“The dilemma that CFOs face is that you have to make investments in new initiatives with less information than you would like,” says Paul Huck, senior vice president and CFO of Air Products and Chemicals Inc., an $8.4 billion international seller of gases and chemicals for industrial applications that has applied McGrath’s ideas to its growth ventures. “By using discovery-driven planning, you look at the available options and the decisions you make along the initiative’s journey.” McGrath adds that, “A CFO’s role is to architect rich discussions around what has been learned and what that implies for the next stage of investment.”
Innosight client Procter & Gamble followed this “test and learn” approach as it developed Align, a product for the relief of irritable bowel syndrome. “The team first had to determine if their formula worked to relieve symptoms, since there’s no sense spending money on naming or packaging [a product] until its efficacy is proven,” Bolen says.
When the efficacy was established, the team addressed the next “deal-killing” issue: Would consumers follow the necessary 30-day regimen? “Limited trials with doctors and online sales validated this,” Bolen says. “The team continued to test critical assumptions, learn more [it found, for example, that a planned tie-in to Metamucil, a well-known product, would not resonate well with users of the new product, and dropped the idea], and redirect the approach as needed.” The product is now available at retail chains nationally.
One important attribute of discovery-driven planning is that it provides companies with a way to overcome a common pitfall of most corporate cultures: the tendency for champions of ideas to insist that they are right and that success hinges on upping the ante. “My definition of learning is that you don’t know something until you do,” says McGrath. “And you won’t learn until you have a structure that permits the flow and acquisition of knowledge” one step at a time.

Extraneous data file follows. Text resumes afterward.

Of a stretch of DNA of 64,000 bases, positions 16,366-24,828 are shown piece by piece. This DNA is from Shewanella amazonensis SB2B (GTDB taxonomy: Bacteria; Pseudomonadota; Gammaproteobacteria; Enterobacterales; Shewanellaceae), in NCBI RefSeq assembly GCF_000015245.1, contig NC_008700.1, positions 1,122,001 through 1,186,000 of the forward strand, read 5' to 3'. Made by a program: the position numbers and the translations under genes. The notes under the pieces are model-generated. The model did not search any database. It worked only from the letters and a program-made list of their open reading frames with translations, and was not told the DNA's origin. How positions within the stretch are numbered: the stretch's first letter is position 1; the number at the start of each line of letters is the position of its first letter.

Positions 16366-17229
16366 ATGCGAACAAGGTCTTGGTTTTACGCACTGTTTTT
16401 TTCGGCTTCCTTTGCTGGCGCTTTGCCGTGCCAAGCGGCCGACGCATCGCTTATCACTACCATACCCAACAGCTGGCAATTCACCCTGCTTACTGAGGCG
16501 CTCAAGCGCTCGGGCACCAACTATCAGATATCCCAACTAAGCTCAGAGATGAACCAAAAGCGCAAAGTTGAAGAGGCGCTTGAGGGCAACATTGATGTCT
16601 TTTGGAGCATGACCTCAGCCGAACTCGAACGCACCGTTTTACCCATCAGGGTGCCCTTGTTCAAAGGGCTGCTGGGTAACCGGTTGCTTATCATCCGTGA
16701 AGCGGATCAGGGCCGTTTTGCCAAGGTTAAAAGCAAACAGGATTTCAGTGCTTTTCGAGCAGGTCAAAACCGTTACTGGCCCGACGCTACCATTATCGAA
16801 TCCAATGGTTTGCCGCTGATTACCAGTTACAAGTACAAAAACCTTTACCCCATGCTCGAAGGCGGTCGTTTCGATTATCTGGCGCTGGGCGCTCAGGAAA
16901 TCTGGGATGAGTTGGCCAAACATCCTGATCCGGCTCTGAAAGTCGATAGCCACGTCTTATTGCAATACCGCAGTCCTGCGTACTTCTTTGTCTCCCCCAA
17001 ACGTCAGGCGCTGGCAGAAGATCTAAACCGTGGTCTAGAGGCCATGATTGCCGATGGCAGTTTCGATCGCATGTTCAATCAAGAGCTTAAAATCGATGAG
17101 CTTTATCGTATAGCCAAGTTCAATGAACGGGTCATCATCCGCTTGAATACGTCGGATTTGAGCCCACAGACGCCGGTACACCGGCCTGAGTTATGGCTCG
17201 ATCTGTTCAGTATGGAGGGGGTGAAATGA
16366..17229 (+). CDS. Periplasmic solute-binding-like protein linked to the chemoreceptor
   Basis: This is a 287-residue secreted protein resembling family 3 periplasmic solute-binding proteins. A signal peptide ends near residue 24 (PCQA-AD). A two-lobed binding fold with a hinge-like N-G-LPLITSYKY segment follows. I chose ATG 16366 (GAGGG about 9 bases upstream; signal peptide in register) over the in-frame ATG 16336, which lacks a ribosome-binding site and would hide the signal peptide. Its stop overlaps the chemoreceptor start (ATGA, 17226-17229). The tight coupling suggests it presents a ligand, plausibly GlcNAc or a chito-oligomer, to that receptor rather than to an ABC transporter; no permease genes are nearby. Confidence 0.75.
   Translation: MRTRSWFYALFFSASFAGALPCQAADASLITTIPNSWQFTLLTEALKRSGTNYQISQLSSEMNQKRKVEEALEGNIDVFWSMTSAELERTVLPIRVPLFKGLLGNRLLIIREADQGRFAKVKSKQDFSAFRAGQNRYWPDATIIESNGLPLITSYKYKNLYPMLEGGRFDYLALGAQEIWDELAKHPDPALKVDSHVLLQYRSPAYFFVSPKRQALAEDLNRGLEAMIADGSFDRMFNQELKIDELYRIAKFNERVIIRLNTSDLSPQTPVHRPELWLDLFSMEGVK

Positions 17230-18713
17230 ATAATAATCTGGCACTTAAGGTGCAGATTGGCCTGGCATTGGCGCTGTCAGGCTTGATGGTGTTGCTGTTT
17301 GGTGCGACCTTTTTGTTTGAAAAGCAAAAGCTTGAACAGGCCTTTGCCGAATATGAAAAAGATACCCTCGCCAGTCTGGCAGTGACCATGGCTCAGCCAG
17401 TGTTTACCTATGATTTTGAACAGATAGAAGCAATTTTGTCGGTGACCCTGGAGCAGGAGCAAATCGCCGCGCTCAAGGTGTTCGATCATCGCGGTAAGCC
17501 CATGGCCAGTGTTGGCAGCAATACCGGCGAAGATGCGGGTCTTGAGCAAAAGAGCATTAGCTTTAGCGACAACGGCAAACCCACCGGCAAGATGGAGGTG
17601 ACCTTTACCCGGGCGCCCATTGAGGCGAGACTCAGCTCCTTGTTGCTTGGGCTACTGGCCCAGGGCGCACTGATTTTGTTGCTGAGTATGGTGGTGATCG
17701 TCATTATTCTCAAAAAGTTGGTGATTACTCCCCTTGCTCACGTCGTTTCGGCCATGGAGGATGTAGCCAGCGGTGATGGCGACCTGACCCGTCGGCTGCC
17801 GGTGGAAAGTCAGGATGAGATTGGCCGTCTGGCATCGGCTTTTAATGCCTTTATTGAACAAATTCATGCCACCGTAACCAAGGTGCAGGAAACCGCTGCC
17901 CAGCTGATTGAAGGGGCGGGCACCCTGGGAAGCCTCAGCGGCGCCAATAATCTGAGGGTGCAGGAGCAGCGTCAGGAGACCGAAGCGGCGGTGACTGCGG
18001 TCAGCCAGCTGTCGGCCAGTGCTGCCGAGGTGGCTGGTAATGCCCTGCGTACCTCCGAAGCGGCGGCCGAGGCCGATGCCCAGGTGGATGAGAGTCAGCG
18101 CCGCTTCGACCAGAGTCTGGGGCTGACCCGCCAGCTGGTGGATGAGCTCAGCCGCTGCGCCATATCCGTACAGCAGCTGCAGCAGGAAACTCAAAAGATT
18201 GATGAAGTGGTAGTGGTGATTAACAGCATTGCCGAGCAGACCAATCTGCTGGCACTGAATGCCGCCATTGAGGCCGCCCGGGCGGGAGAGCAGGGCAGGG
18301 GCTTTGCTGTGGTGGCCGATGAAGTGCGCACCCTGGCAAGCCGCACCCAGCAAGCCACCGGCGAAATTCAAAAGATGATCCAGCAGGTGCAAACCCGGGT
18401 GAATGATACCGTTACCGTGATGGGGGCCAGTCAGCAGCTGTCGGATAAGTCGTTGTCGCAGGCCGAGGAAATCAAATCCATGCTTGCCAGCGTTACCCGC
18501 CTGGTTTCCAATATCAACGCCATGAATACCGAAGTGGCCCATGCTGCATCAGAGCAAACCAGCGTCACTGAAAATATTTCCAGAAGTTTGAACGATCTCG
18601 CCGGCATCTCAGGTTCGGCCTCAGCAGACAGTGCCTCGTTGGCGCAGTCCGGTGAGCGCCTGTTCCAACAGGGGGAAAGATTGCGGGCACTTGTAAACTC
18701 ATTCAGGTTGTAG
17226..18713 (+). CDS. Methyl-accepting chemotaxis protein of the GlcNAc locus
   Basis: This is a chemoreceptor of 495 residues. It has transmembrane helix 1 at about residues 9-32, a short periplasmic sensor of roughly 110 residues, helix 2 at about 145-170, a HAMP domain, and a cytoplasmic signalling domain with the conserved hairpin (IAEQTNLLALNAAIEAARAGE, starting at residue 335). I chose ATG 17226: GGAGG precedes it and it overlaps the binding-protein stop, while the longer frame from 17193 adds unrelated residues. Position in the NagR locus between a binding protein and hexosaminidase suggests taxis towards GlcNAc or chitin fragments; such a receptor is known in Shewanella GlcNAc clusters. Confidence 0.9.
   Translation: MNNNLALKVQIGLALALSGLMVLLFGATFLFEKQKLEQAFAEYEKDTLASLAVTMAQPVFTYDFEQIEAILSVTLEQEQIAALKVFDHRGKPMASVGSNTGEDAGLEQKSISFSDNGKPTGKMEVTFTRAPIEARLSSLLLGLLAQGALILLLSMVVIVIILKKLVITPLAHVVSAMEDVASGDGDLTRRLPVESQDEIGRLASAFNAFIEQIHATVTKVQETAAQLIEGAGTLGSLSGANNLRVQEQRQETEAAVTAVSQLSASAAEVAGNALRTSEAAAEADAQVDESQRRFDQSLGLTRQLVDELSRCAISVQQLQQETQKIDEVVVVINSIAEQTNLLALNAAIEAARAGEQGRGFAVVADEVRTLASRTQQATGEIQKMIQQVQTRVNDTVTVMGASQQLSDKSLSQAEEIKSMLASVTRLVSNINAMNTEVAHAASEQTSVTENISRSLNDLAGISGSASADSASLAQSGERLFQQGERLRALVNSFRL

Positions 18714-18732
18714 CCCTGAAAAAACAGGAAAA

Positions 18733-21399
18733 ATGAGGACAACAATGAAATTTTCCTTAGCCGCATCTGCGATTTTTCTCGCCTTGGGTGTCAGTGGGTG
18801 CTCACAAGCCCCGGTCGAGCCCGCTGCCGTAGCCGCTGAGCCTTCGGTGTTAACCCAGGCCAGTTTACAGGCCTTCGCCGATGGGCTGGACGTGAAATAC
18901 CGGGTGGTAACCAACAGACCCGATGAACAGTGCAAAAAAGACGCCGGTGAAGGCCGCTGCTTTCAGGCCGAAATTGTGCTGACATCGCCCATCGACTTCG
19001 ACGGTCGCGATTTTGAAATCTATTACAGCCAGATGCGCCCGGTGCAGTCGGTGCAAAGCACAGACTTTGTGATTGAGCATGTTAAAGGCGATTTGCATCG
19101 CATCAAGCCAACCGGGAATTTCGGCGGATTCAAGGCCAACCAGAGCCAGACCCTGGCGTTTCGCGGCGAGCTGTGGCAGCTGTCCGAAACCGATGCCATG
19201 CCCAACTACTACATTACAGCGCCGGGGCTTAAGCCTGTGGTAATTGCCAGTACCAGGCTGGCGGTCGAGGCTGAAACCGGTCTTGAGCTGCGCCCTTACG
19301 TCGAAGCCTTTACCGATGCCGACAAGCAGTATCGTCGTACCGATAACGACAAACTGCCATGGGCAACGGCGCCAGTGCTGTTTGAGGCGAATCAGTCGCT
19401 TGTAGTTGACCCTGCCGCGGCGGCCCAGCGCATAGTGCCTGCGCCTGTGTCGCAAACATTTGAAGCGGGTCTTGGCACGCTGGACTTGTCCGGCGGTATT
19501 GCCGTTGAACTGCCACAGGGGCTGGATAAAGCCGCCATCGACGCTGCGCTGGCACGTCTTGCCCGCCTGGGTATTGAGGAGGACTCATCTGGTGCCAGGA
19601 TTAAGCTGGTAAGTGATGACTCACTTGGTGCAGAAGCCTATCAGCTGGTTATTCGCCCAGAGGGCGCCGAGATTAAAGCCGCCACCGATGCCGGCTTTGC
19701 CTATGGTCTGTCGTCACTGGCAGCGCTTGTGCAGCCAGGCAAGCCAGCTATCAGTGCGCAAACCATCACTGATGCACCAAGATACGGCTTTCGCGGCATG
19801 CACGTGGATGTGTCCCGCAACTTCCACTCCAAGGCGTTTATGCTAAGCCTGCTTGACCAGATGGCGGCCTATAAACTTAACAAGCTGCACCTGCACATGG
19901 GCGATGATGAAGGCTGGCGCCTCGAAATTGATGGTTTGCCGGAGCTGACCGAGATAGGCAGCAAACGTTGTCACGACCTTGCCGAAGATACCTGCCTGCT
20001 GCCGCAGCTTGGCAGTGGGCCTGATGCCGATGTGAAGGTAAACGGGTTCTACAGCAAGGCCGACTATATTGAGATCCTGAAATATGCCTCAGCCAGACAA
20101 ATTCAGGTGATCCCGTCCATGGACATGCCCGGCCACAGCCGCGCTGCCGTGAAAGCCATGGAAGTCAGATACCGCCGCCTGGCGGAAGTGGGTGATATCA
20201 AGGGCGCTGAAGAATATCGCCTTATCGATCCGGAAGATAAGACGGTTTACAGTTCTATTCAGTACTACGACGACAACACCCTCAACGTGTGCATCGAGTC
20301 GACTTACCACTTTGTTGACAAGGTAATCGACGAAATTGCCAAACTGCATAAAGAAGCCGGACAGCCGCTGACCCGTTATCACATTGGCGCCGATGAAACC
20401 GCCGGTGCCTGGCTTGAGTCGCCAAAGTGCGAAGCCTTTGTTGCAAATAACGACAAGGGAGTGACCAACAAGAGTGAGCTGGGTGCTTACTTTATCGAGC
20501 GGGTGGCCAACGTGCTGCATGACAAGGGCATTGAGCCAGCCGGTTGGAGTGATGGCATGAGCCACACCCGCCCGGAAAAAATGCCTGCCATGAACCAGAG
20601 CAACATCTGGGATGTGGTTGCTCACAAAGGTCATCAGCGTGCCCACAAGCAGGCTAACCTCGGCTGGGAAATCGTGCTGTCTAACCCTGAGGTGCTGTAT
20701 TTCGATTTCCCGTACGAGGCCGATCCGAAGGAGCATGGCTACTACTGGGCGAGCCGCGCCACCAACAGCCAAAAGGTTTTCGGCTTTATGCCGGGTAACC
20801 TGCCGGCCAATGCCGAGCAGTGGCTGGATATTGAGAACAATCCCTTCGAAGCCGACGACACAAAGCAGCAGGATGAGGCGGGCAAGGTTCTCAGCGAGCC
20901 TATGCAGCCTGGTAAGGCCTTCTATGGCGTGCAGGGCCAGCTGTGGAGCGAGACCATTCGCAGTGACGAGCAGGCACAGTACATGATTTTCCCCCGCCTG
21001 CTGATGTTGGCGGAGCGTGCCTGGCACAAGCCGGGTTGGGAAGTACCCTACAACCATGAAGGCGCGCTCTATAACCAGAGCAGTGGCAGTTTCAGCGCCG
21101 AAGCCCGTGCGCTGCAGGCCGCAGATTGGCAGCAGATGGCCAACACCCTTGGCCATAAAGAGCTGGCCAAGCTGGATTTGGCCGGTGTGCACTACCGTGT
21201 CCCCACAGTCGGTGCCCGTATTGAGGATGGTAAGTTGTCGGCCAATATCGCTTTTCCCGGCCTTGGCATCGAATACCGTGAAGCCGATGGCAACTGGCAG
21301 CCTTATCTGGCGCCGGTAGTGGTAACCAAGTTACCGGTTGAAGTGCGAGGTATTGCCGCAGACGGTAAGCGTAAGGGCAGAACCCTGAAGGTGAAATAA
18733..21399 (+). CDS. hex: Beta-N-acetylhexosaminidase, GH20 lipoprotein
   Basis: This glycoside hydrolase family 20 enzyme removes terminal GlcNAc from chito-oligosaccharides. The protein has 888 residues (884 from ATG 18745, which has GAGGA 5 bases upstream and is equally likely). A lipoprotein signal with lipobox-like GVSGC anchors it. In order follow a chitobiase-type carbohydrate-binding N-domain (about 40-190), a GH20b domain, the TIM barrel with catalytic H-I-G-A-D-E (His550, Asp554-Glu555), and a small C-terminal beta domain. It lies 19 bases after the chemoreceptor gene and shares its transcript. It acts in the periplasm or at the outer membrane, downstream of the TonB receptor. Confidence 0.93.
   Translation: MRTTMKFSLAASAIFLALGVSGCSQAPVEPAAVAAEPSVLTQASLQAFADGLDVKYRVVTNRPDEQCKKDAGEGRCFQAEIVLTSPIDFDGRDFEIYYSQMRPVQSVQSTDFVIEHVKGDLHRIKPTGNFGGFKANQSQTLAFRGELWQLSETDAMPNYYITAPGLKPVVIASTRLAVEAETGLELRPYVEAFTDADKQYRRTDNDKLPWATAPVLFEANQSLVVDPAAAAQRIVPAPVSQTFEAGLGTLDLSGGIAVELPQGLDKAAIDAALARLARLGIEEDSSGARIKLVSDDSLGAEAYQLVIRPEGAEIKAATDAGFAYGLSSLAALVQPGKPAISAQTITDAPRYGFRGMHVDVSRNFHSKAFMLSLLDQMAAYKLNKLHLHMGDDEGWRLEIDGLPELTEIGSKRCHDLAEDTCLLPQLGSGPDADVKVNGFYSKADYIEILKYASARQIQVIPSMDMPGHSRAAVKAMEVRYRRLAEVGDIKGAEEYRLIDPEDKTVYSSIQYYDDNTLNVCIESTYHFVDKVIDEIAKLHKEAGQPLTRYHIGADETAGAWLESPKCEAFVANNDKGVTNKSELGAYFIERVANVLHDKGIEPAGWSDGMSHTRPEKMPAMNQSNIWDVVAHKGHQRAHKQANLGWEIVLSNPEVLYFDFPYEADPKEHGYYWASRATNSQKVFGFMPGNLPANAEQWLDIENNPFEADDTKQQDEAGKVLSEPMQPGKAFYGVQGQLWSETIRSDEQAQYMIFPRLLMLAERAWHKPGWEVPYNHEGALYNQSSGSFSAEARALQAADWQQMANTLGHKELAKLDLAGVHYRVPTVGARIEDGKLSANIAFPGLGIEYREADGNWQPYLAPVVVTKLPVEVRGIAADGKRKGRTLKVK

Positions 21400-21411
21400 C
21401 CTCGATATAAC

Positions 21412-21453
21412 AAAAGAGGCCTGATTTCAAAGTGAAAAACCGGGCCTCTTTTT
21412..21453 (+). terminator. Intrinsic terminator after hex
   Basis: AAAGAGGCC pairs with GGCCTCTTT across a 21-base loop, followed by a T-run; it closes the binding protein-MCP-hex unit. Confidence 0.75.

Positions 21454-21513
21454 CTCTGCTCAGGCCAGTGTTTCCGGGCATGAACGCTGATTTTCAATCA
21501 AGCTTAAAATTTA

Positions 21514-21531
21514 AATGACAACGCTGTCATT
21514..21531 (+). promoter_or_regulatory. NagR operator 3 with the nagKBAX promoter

Or, as Gerald J. Kochanski, CFO and treasurer of Nephros Inc., a privately held manufacturer of medical equipment, puts it, “Stuff happens, but few companies have a process in place to learn from it. Instead, they base everything on the premise that if you develop a well-defined recipe, all you need to do is put in the right ingredients and it will come out as planned. Life rarely happens that way, so why should a multi-million-dollar venture?”
Then, why don’t companies cook up a better way? “Part of it is ego, some of it is arrogance, and the rest is the political nature of organizations,” Kochanski says. “People are afraid they’ll get their necks snapped off for saying, ‘We got to this checkpoint and things didn’t turn out the way we’d hoped.’”
Pulling the plug is never easy, but it’s exactly what Air Products and Chemicals did to a planned venture in the automotive-coatings market, once it applied discovery-driven principles. “We needed to test how big the market would be before we’d invest in it, and this gave us a template for doing that,” says Ron Pierantozzi, the company’s former director of new-business development. “The licensing investment was significant and we didn’t want to risk it until we were sure. We made some assumptions about the market and our projected revenues and then tested them. They failed, and we quickly killed the project.”